While the most common source of E. coli is beef, there are some well-known cases of E. coli outbreaks from vegetables, such as romaine lettuce in 2018. In that outbreak, the lettuce may have been irrigated with water that had come in contact with a CAFO.

How many chickens carry salmonella?

Meanwhile, in the case of salmonella, 1.5 percent of whole chickens produced in large plants carry the harmful bacteria, according to the National Chicken Council. Many more outbreaks have been traced to leafy greens that have been fertilized with contaminated manure or irrigated with contaminated water or that have come into contact with contaminated meats during preparation processes.

How do viruses spread?

Typically, these viruses are transmitted through direct contact with an infected animal such as birds or pigs or through contact with an animal’s feces. Rarely will the virus spread from person to person. But when it does, the virus has a chance to start a pandemic.

What are the causes of animal diseases?

10 diseases caused by animal agriculture. Meat-eating has been the cause of many diseases over the years. These preventable zoonotic diseases have killed thousands of people. Talk of zoonotic diseases has increased in public discussion since the rise of COVID-19, however, diseases that are transmitted from humans to animals have had a long history. …

What are some examples of diseases that have spread from animals to humans?

For a better understanding of the history of zoonoses, here are 10 examples of diseases that have spread from animals to humans. 1. Mad Cow Disease.

Why are zoonotic diseases so prevalent?

The prevalence of zoonotic diseases is mostly due to human encroachment on animal habitats as well as human consumption of animals. Contemporary farming practices have only exacerbated these problems. In order to maximize profit, most farms keep animals in cramped, unsanitary facilities where diseases spread rapidly.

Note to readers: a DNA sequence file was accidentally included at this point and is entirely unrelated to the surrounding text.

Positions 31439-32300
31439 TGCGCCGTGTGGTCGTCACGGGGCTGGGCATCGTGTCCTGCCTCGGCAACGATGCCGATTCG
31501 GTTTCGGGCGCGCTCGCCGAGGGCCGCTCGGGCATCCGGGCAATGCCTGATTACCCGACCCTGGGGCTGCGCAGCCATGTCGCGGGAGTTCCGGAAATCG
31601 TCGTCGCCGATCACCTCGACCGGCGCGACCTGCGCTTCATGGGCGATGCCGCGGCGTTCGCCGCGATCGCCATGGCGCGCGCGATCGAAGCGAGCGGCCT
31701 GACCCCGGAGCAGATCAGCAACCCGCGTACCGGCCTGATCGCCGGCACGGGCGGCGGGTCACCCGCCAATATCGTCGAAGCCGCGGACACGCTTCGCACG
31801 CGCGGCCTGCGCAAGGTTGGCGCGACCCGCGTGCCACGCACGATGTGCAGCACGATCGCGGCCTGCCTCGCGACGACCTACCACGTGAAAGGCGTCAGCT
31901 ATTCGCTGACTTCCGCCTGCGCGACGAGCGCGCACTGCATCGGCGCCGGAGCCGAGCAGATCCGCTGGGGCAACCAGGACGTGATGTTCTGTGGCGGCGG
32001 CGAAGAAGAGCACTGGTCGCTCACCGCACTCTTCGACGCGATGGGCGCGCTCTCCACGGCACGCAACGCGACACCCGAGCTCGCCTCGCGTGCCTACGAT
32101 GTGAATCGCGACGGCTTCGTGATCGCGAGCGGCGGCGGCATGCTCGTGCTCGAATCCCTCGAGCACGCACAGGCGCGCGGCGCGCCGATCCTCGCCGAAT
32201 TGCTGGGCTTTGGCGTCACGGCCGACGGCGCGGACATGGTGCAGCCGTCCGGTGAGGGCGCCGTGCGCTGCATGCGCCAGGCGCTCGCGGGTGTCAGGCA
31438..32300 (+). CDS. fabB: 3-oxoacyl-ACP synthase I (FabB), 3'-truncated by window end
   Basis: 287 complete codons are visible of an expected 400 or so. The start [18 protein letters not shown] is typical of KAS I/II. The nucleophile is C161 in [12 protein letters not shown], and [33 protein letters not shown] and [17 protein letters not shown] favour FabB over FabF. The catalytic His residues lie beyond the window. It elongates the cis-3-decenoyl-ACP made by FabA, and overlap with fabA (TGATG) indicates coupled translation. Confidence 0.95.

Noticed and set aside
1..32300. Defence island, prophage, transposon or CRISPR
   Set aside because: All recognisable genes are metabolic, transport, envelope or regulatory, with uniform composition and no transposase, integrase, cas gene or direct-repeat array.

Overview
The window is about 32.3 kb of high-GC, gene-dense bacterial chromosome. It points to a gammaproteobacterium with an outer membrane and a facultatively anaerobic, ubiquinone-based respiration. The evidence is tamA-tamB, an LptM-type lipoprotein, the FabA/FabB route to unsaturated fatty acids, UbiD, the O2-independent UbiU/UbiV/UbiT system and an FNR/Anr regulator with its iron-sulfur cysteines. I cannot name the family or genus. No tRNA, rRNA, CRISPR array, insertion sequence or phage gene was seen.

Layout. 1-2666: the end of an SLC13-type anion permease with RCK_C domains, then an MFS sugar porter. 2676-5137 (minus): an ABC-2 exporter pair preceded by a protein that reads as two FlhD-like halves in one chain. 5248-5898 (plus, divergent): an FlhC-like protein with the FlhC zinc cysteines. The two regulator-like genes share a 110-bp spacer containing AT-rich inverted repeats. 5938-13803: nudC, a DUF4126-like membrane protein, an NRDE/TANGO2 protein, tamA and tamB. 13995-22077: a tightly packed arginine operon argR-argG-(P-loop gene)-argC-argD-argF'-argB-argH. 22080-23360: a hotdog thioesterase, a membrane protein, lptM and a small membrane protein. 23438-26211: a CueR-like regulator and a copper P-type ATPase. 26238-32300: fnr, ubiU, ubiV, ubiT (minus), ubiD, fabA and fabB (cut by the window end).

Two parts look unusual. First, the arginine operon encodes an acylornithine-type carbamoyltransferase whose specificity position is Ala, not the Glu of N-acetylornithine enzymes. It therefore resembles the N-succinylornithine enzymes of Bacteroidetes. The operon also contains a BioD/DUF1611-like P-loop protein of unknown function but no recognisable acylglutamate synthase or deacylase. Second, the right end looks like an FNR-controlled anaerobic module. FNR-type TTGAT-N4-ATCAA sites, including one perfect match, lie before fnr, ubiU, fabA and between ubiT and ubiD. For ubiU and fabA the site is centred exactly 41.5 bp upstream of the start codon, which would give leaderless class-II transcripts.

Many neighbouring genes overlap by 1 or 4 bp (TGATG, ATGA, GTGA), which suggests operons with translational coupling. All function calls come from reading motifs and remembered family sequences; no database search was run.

How many people died from H1N1?

According to the CDC, the H1N1 pandemic caused the deaths of 284,000 people globally. While vaccines now protect against H1N1, zoonotic diseases are often highly adaptive.

How many cows died from mad cow disease in 1993?

When the outbreak peaked in 1993, this disease killed 180,000 cows and 150 humans. While mad cow disease is not prevalent today, the practices that precipitated this outbreak are, indicating that unless we see changes in the animal ag industries, similar diseases are likely to arise again. 2. Swine Flu (H1N1)

What is the name of the disease that originated as a prion disease affecting sheep?

1. Mad Cow Disease. “Mad Cow Disease ” is a degenerative neurological disorder that originated as a prion disease affecting sheep until it developed into bovine spongiform encephalopathy (BSE) and finally, the human variant known as Creutzfeldt-Jakob disease (vCJD).

Why do farms keep animals?

In order to maximize profit, most farms keep animals in cramped, unsanitary facilities where diseases spread rapidly. To survive in these squalid conditions, animals are given an excessive amount of antibiotics. The abhorrent treatment of animals in the agricultural industry is obviously detrimental to the animals themselves and the environment.